My Swinger Years
I’m a third-generation artist, and for an artist a camera is an indispensable tool. I purchased my first camera in high school―a Polaroid Swinger manufactured in the late ‘60s. It sold for $19.95.
The Swinger developed black and white photos on the spot and featured a display window that read YES when the exposure was set correctly and NO when it was not. Cutting edge, don’t you think?
Advancing Into The Dark Ages
My introduction into serious photography was in college. Photography 101 was a required freshman course at the Atlanta School of Art. It was time to leave my Swinger days behind and advance into the Dark Ages. Sporting a 120mm, Yashica D box camera, I learned the process of developing film and how to print 8×10 black and white glossies in a studio darkroom. Move over, Ansel.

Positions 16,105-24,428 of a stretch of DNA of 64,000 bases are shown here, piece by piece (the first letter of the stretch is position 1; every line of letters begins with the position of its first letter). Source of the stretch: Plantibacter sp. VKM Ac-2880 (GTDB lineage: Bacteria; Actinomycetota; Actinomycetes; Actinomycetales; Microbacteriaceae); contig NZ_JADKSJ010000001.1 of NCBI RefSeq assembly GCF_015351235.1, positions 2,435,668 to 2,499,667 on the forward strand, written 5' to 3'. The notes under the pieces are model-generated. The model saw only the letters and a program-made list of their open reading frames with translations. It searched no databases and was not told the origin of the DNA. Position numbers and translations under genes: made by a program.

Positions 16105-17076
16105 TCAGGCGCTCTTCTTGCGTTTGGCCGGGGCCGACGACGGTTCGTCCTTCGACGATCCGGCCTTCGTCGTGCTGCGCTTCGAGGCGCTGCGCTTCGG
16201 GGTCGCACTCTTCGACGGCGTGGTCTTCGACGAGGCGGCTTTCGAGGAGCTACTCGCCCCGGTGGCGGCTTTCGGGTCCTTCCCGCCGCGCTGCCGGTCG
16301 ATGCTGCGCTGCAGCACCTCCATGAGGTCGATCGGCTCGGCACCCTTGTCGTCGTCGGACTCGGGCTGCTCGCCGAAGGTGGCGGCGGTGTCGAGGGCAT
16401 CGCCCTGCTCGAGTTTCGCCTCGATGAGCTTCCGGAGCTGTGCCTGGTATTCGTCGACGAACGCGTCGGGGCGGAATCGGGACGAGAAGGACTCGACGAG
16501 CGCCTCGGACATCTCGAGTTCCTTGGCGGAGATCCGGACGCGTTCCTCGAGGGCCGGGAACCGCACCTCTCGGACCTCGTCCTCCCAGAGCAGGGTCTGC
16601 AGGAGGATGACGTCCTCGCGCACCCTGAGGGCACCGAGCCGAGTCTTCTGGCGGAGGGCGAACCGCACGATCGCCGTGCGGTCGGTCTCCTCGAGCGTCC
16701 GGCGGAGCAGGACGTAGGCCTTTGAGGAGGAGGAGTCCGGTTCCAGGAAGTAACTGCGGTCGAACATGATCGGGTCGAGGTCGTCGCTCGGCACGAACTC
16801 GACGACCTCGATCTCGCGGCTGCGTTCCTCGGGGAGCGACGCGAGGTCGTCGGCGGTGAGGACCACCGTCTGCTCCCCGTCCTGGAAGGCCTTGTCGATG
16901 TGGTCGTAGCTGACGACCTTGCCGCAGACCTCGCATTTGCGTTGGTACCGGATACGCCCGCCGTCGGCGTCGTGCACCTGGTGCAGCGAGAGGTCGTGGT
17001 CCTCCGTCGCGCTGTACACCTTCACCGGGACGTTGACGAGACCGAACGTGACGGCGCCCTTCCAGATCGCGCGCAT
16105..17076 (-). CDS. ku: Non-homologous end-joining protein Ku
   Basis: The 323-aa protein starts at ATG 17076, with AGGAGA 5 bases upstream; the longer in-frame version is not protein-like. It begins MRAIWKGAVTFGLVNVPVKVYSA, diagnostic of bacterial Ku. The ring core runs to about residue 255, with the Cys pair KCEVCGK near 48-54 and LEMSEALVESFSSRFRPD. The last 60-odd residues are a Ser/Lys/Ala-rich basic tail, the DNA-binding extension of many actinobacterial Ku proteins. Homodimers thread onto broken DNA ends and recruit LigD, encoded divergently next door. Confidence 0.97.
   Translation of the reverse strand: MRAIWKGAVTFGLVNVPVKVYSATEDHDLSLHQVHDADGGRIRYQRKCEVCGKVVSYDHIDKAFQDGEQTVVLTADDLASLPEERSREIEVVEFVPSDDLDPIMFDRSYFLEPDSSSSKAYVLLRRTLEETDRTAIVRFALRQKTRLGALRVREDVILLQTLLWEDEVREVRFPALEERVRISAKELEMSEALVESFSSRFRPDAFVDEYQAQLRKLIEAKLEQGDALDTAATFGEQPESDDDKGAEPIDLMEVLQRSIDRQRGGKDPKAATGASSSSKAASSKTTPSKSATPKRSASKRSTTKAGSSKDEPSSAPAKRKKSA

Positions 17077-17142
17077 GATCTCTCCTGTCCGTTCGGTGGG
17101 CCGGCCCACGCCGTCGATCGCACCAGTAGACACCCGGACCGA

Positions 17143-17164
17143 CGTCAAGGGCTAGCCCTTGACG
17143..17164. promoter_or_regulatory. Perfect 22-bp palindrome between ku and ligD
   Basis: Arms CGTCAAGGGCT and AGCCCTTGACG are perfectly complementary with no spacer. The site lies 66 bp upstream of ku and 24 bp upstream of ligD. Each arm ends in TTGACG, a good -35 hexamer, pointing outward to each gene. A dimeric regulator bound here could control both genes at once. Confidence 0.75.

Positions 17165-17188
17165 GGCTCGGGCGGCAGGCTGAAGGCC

My Years of Digital Bliss
I’m not sure how many cameras I’ve owned since college, but I know I’ve driven my family senseless through the years snapping photographs. A generation later, they’re beginning to appreciate their well-documented lives but they still moan when asked to “cheese it up” for the camera.
A wise person once said, “The best camera is the one you have with you.” So several years ago, I laid down my cumbersome equipment and picked up an iPhone. I no longer miss those spontaneous Hallmark moments.
The ability to capture images of ordinary objects, serendipitous moments, and situations that birth story in viewer’s hearts and inspire them to find beauty in the commonplace is what excites me.
Hallmarks of my images are a crystal-clear focus, distinct detail, vibrant color, the juxtaposition of light and shadow, and the repetition of textures, lines, and shapes.
We’ve come a long way, Baby!
A phrase from the Nicholas Sparks’ movie, Safe Haven, resonates in my spirit. “Take plenty of pictures. You’ll only regret the ones you didn’t take.” Aha! My thoughts, exactly. Finally, justification for my guilty pleasure.
No regrets here!